|from the Log. of annual sum 10.||1.0000000|
|subtract Log of the ratio − 1 = .075||8.8750613|
|from the No of this Log.||133.||33||2.1249387|
|subtract amt of loan||100.|
|& subtract Log. of ye remr||33.||33||1.5228353|
|divide yt remr by Log. 1.075 to wit 0.0314085||0.6021034|
|the quotient 19.17 is the No of years requiste for redemptn.”|
36. 1st Dft: “1,420,600.” 1st Dft ends here, with order of preceding two tables the reverse of sequence in 2d Dft and RC.
37. TJ here canceled “produce.”
38. 1st Dft resumes here.
39. 1st Dft: “may.”
40. Word interlined in 1st Dft in place of “will.”
41. 1st Dft ends here.
42. Tr ends here.
43. In 2d Dft TJ initially ended the paragraph here before adding remainder to end of line and in left margin.
44. Word interlined in 2d Dft in place of “liberated.”
45. Word interlined in 2d Dft.
46. Reworked from “counterpoise” in 2d Dft.
47. Preceding seven words interlined in 2d Dft.
- American Revolution; U.S. financing of search
- Congress, U.S.; loans contracted by search
- Eppes, Francis Wayles (TJ’s grandson); TJ’s relationship with search
- Eppes, John Wayles (TJ’s son-in-law); and TJ’s letters on finance search
- Eppes, John Wayles (TJ’s son-in-law); letters to search
- Gallatin, Albert; as secretary of the treasury search
- George III, king of Great Britain; TJ on search
- Great Britain; financial situation of search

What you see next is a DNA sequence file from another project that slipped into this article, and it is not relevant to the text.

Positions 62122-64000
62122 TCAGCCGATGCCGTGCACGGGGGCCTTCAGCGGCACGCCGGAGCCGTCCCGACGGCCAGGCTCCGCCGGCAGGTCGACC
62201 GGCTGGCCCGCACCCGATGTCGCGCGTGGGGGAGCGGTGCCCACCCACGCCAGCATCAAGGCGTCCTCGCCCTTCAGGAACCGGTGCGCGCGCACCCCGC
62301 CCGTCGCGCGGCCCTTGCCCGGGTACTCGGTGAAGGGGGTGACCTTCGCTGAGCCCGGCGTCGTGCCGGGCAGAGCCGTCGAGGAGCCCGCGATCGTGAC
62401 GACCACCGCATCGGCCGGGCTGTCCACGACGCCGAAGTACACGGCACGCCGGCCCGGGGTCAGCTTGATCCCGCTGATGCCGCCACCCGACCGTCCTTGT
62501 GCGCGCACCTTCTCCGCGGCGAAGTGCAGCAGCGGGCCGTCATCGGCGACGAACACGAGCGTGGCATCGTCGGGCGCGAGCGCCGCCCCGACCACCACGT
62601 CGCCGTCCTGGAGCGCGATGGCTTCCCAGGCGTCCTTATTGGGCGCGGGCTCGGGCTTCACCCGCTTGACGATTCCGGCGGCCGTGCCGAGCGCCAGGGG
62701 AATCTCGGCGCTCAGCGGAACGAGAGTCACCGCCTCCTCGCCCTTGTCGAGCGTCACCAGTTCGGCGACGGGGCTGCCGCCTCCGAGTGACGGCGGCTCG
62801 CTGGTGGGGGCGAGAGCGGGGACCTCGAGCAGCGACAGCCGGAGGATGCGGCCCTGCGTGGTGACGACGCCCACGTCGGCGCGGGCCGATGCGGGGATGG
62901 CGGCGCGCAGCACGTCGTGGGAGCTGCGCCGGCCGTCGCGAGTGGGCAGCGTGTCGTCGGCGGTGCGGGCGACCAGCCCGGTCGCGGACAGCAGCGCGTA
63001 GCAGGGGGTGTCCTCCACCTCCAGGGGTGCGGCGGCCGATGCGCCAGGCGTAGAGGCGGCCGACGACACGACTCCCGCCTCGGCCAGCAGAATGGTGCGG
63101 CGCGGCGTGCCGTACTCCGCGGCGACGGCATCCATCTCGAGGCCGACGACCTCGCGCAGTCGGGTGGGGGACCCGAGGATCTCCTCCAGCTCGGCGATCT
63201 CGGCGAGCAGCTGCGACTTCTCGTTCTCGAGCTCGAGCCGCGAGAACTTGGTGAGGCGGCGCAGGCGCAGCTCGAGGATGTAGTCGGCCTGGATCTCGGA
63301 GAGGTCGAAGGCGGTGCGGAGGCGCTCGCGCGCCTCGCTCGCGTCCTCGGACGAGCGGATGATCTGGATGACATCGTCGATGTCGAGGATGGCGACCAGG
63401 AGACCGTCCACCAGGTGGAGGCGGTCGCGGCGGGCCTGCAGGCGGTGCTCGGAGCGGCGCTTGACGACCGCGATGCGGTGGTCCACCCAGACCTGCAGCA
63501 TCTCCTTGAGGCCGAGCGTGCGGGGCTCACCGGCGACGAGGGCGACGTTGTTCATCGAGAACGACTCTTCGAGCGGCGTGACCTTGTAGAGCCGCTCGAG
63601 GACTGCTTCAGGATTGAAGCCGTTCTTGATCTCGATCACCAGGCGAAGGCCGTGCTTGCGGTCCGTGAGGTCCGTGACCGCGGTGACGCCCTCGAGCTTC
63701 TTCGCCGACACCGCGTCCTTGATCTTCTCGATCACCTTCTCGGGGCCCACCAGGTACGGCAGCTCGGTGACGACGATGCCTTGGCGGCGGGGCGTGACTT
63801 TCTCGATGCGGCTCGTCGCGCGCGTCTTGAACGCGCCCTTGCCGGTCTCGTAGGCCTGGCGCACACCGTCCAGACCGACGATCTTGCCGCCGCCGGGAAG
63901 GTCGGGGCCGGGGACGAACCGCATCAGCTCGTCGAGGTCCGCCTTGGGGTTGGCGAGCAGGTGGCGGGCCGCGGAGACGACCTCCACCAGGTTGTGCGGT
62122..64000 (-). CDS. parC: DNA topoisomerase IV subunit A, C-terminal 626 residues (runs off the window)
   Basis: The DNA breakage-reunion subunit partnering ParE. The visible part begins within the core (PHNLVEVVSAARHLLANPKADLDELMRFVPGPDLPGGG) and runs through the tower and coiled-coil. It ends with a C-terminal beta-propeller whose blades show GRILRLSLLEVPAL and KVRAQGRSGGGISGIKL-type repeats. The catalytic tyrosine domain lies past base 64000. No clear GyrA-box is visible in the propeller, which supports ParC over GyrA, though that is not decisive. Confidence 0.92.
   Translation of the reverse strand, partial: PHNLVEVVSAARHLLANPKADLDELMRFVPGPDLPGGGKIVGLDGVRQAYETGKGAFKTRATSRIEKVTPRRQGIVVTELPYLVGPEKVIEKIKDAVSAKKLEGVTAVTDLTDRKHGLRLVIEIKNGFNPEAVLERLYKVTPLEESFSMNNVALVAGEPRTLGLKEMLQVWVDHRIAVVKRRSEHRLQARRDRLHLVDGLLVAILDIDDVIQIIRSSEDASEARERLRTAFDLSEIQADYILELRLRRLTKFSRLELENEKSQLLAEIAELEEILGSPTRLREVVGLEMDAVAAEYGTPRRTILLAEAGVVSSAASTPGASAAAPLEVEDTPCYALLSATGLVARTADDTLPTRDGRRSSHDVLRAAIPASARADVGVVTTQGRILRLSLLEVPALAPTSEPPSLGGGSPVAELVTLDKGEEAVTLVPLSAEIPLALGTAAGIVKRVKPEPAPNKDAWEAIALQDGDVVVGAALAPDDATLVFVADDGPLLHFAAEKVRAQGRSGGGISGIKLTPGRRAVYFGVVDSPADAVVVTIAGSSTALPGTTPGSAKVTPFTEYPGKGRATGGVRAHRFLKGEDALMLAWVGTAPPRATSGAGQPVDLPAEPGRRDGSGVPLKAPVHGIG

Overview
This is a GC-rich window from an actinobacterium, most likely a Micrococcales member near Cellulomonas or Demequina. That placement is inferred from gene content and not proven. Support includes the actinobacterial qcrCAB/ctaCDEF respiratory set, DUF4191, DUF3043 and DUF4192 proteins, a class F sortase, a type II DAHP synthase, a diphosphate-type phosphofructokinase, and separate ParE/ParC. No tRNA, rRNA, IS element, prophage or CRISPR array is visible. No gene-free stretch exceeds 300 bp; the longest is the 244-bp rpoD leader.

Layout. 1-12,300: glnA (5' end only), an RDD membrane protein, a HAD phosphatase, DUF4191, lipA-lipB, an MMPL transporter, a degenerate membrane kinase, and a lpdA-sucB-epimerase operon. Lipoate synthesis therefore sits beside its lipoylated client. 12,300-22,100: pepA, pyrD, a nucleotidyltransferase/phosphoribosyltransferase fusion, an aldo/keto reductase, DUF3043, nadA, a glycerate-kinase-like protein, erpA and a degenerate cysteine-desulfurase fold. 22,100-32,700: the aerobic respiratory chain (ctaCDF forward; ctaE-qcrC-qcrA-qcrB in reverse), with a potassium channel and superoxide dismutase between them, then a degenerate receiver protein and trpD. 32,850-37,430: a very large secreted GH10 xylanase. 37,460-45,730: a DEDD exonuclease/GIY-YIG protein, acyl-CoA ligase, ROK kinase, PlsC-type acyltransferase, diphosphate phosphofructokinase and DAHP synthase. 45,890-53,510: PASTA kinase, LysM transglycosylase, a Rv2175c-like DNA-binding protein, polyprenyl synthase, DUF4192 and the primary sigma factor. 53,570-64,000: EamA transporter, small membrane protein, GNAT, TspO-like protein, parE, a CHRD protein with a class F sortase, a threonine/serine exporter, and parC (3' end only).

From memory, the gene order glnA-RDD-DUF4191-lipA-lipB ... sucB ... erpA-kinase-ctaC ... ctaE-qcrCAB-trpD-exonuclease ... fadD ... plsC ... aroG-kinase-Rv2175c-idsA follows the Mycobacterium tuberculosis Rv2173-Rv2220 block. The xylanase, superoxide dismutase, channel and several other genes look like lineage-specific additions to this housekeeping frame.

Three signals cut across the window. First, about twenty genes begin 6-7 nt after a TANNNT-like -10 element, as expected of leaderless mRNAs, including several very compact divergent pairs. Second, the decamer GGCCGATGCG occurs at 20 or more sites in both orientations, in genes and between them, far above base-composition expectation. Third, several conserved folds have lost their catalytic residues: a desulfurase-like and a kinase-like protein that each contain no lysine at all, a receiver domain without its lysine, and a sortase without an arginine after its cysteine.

- Great Britain; Orders in Council (1807) search
- Great Britain; TJ on war with search
- Holcombe, Thomas Anderson; tutor to F. W. Eppes search
- impressment; of American seamen search
- Jefferson, Thomas; Literary Quotes; Plutarch search
- Jefferson, Thomas; Literary Quotes; Virgil search
- Jefferson, Thomas; Opinions on; banks search
- Jefferson, Thomas; Opinions on; British impressment of seamen search
- Jefferson, Thomas; Opinions on; George III search
- Jefferson, Thomas; Opinions on; government finance search
- Jefferson, Thomas; Opinions on; paper money search
- Jefferson, Thomas; Opinions on; public debt search
- Jefferson, Thomas; Opinions on; taxes search
- Jefferson, Thomas; Opinions on; war with France search
- Jefferson, Thomas; Opinions on; war with Great Britain search
- Observations on Reversionary Payments; on Schemes for providing Annuities for Widows, and for Persons in Old Age … and on The National Debt (Price) search
- Plutarch; TJ quotes search
- political economy; TJ’s letters on finance search
- Poplar Forest (TJ’s Bedford Co. estate); TJ visits search
- Price, Richard (British author and philosopher); Observations on Reversionary Payments; on Schemes for providing Annuities for Widows, and for Persons in Old Age … and on The National Debt search
- Smith, Adam; The Wealth of Nations search
- taxes; TJ on search
- The Wealth of Nations (A. Smith) search
- Virgil (Publius Vergilius Maro); TJ quotes search
- War of1812; TJ on search
- War of1812; U.S. financing of search